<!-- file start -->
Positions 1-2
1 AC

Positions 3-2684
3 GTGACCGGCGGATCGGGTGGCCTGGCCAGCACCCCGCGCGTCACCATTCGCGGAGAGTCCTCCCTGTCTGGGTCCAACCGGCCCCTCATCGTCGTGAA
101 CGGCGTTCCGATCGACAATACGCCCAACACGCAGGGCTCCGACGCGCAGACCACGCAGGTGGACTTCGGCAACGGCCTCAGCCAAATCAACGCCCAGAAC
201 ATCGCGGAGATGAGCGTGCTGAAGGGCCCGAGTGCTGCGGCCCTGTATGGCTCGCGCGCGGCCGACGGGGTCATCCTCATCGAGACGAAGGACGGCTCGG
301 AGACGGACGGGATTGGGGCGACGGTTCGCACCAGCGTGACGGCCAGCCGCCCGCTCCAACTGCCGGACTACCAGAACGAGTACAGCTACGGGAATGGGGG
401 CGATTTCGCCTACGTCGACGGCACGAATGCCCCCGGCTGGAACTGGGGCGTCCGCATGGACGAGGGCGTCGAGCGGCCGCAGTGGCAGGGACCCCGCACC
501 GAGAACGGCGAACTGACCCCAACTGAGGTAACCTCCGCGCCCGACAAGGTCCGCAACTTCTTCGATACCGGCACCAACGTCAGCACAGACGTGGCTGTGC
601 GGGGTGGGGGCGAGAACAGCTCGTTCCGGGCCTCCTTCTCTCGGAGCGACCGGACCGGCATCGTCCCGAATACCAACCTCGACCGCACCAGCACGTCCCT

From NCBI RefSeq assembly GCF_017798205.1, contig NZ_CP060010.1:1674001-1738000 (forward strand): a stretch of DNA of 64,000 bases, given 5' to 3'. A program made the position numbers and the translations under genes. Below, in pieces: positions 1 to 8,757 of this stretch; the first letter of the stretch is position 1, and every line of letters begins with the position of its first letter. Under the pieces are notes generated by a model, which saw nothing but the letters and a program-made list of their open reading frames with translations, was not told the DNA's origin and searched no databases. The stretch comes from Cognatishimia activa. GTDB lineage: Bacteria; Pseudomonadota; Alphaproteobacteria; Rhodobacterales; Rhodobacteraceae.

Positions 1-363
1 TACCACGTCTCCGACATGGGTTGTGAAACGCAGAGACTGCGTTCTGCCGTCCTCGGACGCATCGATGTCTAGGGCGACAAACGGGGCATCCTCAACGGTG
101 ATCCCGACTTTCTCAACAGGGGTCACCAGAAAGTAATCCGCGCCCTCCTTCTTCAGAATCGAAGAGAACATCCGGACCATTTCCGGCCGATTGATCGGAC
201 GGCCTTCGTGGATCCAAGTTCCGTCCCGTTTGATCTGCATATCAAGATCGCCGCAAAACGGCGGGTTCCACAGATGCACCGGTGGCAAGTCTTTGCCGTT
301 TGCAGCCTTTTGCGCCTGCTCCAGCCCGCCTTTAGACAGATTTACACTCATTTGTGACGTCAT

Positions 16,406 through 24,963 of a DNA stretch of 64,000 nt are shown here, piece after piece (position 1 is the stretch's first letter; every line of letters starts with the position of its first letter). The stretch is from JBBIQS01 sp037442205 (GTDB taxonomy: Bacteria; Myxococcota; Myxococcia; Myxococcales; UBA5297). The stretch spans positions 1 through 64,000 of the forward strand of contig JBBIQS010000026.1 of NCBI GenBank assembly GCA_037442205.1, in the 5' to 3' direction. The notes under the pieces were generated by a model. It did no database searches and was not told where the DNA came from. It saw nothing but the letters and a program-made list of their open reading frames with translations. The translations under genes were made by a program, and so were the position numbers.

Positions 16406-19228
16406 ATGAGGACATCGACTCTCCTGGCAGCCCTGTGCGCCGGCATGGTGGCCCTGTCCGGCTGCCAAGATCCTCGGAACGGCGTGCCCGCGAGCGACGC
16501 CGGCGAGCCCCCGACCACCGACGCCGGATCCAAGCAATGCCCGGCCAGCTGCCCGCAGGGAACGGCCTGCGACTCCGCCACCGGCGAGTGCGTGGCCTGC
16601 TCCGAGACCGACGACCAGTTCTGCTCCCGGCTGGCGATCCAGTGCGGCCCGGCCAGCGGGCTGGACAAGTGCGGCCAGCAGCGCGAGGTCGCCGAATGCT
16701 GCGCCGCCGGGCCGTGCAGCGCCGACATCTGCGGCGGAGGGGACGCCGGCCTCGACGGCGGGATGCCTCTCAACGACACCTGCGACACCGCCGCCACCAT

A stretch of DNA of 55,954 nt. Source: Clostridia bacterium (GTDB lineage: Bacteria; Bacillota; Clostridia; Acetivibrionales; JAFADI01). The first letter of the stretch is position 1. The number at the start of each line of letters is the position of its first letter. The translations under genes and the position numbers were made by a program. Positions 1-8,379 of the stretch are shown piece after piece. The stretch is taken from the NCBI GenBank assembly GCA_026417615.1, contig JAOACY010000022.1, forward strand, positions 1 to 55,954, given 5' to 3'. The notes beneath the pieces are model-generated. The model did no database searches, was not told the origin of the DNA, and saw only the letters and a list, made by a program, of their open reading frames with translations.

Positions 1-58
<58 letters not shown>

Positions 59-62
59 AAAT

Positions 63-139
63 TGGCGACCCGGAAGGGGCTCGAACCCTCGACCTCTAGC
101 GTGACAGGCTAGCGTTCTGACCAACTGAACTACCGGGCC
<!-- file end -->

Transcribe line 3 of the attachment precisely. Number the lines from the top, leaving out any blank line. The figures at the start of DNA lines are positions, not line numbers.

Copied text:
Positions 3-2684